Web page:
This week, American literature mourns the loss of its hero Maurice Sendak. Sendak is best known for writing children’s books, yet his work resonated with readers of all ages.
A less-known fact about Sendak was his distaste for eBooks. If you’re trying to find “Where The Wild Things Are” on your NOOK, you would run into a problem: none of his work is available in electronic form. Sendak was pronouncedly opposed to eBooks — going as far to tell Stephen Colbert last year, “I hate those eBooks. They cannot be the future. They may well be. I will be dead.”
Even though he staunchly opposed the form, other authors working on children’s books have readily embraced it. Right now on Lulu, you can find great electronic children’s books like OwlCat: The Cat Hoo Thought He was an Owl, Gunna’s Adventures – Gunna Daydream, and Gino The Giant Slayer.
Children’s authors have used eBooks to not only spread their work farther than print, but to also enhance it. Many have chosen to create special features that help make their book more interactive. Some have even used new technology to make older works more fun. A version of Alice in Wonderland that came out for the iPad allowed readers to have Alice grow and shrink depending on how they moved their tablet.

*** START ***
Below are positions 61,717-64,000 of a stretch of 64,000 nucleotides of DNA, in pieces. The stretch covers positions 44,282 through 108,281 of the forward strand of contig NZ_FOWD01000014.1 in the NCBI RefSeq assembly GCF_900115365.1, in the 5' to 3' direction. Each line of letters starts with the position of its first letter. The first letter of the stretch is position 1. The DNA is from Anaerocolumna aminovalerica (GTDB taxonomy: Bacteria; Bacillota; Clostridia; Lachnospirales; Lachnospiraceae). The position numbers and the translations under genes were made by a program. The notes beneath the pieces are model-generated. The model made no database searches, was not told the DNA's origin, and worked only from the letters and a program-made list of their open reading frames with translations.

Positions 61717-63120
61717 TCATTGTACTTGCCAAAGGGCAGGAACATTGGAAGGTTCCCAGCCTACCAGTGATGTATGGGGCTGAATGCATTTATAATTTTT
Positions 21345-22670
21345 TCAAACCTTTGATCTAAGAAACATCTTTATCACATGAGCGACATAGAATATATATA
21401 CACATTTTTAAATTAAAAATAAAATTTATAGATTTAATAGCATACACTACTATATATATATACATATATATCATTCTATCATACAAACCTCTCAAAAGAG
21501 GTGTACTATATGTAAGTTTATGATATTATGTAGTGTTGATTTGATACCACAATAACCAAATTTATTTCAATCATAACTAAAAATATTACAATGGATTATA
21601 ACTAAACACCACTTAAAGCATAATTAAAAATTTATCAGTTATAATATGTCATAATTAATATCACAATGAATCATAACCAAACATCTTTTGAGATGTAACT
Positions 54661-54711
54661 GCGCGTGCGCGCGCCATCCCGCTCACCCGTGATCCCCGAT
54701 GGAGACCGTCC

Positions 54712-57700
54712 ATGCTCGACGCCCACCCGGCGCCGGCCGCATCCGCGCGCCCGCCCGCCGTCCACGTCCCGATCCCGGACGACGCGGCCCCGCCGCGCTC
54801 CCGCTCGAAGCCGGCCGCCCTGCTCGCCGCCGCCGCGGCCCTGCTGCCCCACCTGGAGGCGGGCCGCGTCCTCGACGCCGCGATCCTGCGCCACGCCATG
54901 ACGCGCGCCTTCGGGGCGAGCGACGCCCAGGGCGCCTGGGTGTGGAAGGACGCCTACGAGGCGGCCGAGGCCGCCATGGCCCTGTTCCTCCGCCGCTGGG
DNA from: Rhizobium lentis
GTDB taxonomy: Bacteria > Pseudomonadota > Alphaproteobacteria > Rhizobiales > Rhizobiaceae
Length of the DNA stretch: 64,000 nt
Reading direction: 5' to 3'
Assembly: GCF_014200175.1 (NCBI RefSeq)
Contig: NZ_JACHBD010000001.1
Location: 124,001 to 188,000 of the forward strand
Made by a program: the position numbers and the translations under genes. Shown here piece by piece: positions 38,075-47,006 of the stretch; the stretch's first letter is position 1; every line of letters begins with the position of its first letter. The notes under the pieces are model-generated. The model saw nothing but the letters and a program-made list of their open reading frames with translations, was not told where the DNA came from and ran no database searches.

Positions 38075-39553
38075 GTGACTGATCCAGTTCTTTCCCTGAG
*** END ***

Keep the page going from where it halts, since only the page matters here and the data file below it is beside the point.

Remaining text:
This is all not to say that children’s books need to be augmented to keep children’s attention. As Sendak demonstrated, all you need is a great story and a wild imagination. Still, as more and more readers are raised on eBooks instead of print books, some think it would be a shame for Sendak’s work to get lost in the transition.
In a Mashable article titled Maurice Sendak Had No Love for EBooks, But They Would Love Him, writer Lance Ulanoff says, “with Sendak gone, his legacy may fade along with him unless future generations can access his fanciful tales via colorful eBooks.”
Whether you believe that or not, it’s nice for authors to at least have such a variety of formats to chose from when they publish.
What are your favorite Sendak quotes, characters or memories?
Max Rivlin-Nadler writes for the Lulu Blog – Archived